Astronomy is the ultimate “seeing” science. Unlike our experience of everyday reality, there’s no sound out in the cosmos, so the processes and events that we observe in the universe unfold before us like a silent movie.

Good vibrations. Gravity waves offer a entirely new way to perceive events such as the collisions of black holes.

W. Benger, Zuse Institute Berlin/Max-Planck Institute for Gravitational Physics

Now some researchers are trying to add a soundtrack to that movie. They are the ones searching for gravitational waves — ripples in space-time caused by the rapid motion of massive objects. If detected, these waves will offer an entirely new way to perceive the universe — one that has more in common with hearing than seeing.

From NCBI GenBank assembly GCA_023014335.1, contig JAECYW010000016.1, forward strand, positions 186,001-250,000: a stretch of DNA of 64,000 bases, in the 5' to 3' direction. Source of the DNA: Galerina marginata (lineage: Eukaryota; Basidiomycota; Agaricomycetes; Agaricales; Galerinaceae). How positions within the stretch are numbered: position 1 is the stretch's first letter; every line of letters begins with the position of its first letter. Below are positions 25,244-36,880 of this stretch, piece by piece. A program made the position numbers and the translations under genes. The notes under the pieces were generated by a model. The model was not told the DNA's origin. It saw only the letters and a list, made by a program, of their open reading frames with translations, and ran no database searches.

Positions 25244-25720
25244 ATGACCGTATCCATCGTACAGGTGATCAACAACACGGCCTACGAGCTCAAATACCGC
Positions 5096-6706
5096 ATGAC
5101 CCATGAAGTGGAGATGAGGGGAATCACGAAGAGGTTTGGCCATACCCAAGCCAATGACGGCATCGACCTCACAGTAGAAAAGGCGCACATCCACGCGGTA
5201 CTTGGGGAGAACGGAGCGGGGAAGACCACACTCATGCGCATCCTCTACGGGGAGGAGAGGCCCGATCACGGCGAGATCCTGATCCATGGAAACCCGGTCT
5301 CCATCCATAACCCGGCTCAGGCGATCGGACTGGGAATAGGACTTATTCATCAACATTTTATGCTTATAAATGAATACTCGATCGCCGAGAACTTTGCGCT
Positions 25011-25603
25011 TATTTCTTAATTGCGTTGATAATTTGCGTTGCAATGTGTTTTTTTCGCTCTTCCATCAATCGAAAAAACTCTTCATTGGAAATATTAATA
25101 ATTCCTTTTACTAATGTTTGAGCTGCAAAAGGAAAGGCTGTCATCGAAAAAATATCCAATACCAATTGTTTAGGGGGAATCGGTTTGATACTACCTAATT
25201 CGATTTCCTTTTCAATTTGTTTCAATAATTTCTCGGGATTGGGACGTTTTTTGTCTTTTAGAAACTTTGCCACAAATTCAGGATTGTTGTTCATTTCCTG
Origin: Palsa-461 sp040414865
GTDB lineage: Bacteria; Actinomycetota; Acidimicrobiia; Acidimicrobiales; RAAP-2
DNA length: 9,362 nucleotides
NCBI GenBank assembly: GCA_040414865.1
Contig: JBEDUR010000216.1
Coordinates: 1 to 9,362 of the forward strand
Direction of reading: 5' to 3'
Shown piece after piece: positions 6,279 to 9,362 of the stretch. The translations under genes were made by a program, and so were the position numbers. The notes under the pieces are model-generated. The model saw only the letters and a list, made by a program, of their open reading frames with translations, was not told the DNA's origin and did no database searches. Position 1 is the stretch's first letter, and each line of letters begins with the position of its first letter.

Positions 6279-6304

In Episode #11 of The Universe in Mind podcast, we hear from Neil Cornish (Montana State University, Bozeman) about recent progress in the hunt for gravitational waves, and we get a bold prediction for how soon these elusive but revealing signals will be detected.

Jacqueline Radigan of the University of Toronto also drops by to explain how brown dwarfs — objects that are midway between stars and planets — can have their own weather patterns

Enjoy the program!

Ivan Semeniuk is host of the podcast The Universe in Mind and a science journalist in residence at the Dunlap Institute for Astronomy and Astrophysics, University of Toronto.


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